12 Reasons Kids Should Not Be Social Media Influencers
To answer this question, let us first understand who social media influencer is. Social media influencers are people who have developed a strong online following and are able to influence the public’s opinion about certain topics or products. They are often celebrities, bloggers, and vloggers, but may also include everyday people who have become popular on social media.
Who are Social Media Influencers?
Social media influencers are individuals who have built a large followership on social media platforms like Instagram, YouTube, TikTok, Twitter, and Facebook, LinkedIn etc. These persons use their platforms to promote products and services, create engaging content, and build relationships with their followers.
Social media influencers often focus on specific niches, such as fashion, beauty, food, fitness, travel, or technology and use their authority and credibility to influence the purchasing decisions of their followers.
They typically use their platforms to promote products or services, and are compensated for doing so. Influencers may also share their opinions and advice on various topics, as well as host events or create content to engage with their followers.
Understanding Your Kid’s Social Media Life
So you are ‘following’ your child on Facebook, if you are lucky. Many kids don’t want to ‘befriend’ their parents, but if you made it a mandatory condition, or you are confident of your relationship, you have overcome this hurdle. The next step is understanding what they and their friends are actually saying, and when to chime in and when not.
Most teens are posting with little thought to adults or parents that may be reading their posts. You will have to accept (and if you have a teen, you probably already know this) that there will be a lot of things they say that you just won’t understand.Here are top 7 highest paying social media platform
But here are a few types that may really puzzle or concern you:
1. A vague comment
“I will never forgive him, I am over it, people.” “There is little you can do to change my mind.” Sometimes they are meant to compel the reader into asking follow-up questions, and you will not have to (nor should you!) be the one to ask the question. They are also most likely done spontaneously, as an emotional response to something they just experienced. It is a modern day version of a diary, a very public one.
2. Angry outbursts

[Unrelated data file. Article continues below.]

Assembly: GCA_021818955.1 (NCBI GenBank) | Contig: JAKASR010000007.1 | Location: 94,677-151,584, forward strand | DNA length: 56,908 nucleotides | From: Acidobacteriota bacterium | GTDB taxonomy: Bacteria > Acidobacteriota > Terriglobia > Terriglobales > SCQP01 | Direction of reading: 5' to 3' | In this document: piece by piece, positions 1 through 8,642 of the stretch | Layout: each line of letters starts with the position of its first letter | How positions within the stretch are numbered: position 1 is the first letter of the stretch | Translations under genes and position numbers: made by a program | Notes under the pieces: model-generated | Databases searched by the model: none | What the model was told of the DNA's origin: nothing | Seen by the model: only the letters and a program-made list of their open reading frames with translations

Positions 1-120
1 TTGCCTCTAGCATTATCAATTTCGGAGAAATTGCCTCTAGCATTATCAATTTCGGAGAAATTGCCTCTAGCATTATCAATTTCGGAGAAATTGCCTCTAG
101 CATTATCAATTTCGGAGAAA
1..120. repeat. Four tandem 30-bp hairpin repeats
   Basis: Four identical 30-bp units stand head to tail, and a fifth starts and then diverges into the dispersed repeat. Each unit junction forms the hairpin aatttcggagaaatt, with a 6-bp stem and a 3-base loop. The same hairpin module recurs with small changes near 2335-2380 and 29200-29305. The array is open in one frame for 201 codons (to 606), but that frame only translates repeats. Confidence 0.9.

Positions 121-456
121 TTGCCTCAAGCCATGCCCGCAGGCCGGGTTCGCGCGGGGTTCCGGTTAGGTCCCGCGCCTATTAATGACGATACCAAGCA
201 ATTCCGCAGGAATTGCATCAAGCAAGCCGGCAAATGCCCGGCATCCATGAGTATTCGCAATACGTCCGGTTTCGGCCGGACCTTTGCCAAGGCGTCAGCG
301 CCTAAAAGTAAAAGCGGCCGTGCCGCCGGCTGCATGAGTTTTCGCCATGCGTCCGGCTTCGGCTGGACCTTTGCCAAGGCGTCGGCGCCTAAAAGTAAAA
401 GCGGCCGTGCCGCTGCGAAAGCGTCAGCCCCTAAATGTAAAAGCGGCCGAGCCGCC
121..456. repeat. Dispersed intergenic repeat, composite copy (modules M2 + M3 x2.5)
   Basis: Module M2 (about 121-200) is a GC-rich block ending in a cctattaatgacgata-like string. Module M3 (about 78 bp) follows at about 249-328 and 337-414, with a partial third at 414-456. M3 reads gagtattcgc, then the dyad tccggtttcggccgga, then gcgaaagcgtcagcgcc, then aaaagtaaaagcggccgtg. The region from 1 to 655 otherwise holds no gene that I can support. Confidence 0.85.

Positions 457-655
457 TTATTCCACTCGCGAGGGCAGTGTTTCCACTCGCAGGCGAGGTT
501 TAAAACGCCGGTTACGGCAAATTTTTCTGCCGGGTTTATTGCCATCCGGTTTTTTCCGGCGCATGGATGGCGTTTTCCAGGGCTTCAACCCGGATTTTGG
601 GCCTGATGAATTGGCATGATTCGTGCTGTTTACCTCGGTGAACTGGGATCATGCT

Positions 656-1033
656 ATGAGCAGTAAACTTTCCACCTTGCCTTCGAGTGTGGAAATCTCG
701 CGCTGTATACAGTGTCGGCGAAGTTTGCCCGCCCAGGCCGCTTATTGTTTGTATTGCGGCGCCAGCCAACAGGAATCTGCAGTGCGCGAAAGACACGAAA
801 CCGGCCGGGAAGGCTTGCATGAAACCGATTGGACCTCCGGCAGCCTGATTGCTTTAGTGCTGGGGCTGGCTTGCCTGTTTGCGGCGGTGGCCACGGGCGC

“Why does everybody feel it is okay to tell me what to do with my life?” “Right, Mr. Fox, your class is the only one that matters… ” “I wish the geek squad would stop following me around!” Again, these could be an emotional release, but they are also often directed at someone, maybe even you. (Sometimes these can be accompanied by language you don’t care for, if not their own, then a friend’s comments.)
Your child and friends were getting ready for Homecoming, or were plain bored, and as a result your child or their friends are displaying poses, clothing, and behavior that is cooking your comfort zone for them. Maybe it doesn’t depict your teen, but their friends. Point is: the picture doesn’t make sense, or shows things that influences the image your has or will have in the web world. Read also these 10 Compelling Tips to Leverage Social Media for Your Dealers
There are a few ways to handle these types of posts:
1. Play it safe
Watch the interactions that your teen has closely but don’t make them aware of your FB presence. Whatever questions that you have because of posts, ask them in person, in a neutral situation, with general questions: “How are you feeling about Mr. Fox’s class?” “How is that friendship with so&so going?” This strategy may work best to open up in-person conversations with your teenage child that does not jeopardize their ‘confidential’ interaction.
2. A private nudge
Send your teen a message privately stating that you are worried about that picture, the language they used, or an outburst. Perhaps your child responds better in writing and you can open a dialogue with them in this manner. Again, it’s best to be calm and neutral in your questions and not reactionary.